Not since William Masters and Virginia Johnson described vaginal changes during sexual arousal in 1966 has so much attention been paid to female physiology as it relates to sexual function, or the lack thereof.
In 1997, more than 30 years after Masters and Johnson published their groundbreaking book, Human Sexual Response, Boston University's Kwangsung Park suggested that diminished blood flow reduced arousal in the clitoris and vagina, just as it did in the penis. With animal models, he was the first to show that a woman's problems could be physiological.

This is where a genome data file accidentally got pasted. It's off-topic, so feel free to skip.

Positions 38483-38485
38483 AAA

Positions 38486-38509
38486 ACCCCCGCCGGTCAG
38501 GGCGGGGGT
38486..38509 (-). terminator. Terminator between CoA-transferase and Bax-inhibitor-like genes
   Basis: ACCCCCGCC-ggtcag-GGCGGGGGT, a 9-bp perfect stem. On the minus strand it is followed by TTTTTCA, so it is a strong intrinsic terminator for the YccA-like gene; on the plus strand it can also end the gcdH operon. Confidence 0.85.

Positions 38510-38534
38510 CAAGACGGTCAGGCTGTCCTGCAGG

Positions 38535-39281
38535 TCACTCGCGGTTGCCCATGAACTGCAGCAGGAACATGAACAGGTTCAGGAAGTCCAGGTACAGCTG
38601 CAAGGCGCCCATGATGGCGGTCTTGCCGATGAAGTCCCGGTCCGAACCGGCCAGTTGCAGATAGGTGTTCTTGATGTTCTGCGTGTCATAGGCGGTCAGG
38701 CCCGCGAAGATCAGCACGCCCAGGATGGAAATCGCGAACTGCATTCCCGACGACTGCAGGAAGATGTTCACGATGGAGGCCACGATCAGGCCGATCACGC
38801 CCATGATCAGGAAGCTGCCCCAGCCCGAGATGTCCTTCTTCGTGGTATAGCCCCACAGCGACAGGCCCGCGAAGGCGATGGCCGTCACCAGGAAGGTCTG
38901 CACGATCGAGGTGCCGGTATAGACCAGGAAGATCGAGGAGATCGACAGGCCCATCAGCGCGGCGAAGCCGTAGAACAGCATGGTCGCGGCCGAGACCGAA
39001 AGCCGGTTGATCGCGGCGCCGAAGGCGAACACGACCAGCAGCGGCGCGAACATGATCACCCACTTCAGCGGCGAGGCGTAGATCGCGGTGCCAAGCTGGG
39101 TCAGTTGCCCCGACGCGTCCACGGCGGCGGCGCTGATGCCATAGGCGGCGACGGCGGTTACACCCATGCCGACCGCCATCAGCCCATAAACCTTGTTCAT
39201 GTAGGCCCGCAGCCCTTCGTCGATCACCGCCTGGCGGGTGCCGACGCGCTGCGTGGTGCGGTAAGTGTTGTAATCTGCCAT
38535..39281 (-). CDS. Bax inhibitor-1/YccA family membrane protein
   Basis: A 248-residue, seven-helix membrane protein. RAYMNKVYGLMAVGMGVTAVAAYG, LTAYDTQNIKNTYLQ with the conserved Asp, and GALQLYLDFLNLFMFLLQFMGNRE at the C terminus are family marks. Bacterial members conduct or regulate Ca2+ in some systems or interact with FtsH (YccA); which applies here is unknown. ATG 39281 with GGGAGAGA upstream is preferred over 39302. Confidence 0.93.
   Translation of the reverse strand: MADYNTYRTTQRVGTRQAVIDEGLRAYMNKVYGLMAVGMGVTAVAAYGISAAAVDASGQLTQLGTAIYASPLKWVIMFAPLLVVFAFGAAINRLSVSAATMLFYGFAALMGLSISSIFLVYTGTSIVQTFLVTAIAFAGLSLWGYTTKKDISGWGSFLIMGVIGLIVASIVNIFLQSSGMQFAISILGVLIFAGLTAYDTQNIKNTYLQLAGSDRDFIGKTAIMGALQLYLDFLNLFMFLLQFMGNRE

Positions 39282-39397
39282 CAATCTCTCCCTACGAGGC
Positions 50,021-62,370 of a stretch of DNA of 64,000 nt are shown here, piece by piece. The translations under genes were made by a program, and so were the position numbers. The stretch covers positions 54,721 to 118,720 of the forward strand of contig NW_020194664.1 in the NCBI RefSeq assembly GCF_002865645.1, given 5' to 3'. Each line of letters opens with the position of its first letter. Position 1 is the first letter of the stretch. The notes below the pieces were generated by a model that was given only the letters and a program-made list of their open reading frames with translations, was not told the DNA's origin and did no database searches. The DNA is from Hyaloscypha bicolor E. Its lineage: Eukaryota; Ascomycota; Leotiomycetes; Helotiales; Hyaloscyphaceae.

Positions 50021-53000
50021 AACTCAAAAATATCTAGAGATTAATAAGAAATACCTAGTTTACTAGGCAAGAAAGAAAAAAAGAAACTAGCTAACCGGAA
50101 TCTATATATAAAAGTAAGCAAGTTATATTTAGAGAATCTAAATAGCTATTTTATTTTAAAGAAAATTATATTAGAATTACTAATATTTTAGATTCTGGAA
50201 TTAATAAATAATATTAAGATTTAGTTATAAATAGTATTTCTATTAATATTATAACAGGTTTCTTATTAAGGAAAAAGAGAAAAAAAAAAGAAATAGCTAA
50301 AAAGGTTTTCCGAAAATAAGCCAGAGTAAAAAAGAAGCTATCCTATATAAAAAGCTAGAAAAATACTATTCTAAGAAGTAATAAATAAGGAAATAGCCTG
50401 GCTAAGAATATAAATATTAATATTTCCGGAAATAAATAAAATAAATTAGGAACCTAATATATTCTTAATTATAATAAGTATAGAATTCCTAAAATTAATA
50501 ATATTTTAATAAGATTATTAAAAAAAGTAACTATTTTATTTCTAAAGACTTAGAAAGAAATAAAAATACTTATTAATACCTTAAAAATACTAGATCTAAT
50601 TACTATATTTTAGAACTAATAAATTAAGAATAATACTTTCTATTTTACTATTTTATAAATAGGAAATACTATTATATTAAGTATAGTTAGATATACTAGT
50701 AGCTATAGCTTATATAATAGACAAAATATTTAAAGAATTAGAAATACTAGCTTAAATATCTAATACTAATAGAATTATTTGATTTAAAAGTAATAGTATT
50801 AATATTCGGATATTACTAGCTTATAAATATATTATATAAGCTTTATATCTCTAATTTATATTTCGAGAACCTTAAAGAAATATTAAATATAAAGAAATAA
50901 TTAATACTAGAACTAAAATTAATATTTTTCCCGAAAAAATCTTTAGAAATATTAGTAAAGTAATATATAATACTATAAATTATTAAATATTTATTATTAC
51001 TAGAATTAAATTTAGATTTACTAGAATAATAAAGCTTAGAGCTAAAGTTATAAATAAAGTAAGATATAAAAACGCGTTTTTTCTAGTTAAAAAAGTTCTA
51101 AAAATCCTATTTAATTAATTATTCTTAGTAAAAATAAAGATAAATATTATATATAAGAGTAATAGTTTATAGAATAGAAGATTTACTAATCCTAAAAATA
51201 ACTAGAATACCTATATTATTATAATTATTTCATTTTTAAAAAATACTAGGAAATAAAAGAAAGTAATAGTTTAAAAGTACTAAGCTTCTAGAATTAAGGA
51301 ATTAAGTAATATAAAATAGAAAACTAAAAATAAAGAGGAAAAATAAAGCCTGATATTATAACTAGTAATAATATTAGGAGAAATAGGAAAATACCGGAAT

The lack of consensus on definitions of what female sexual dysfunction was clinically and the fact that psychologists and physicians had been working independently up to that point laid the ground for a 1998 international meeting that delivered a roadmap for female sexual dysfunction. For the first time, a multi-disciplinary panel sponsored by the American Foundation for Urologic Disease standardized existing disorders of sexual arousal, desire, orgasm and pain for women, confirming that they could be triggered by physiological and psychological causes—the need for additional research in the area.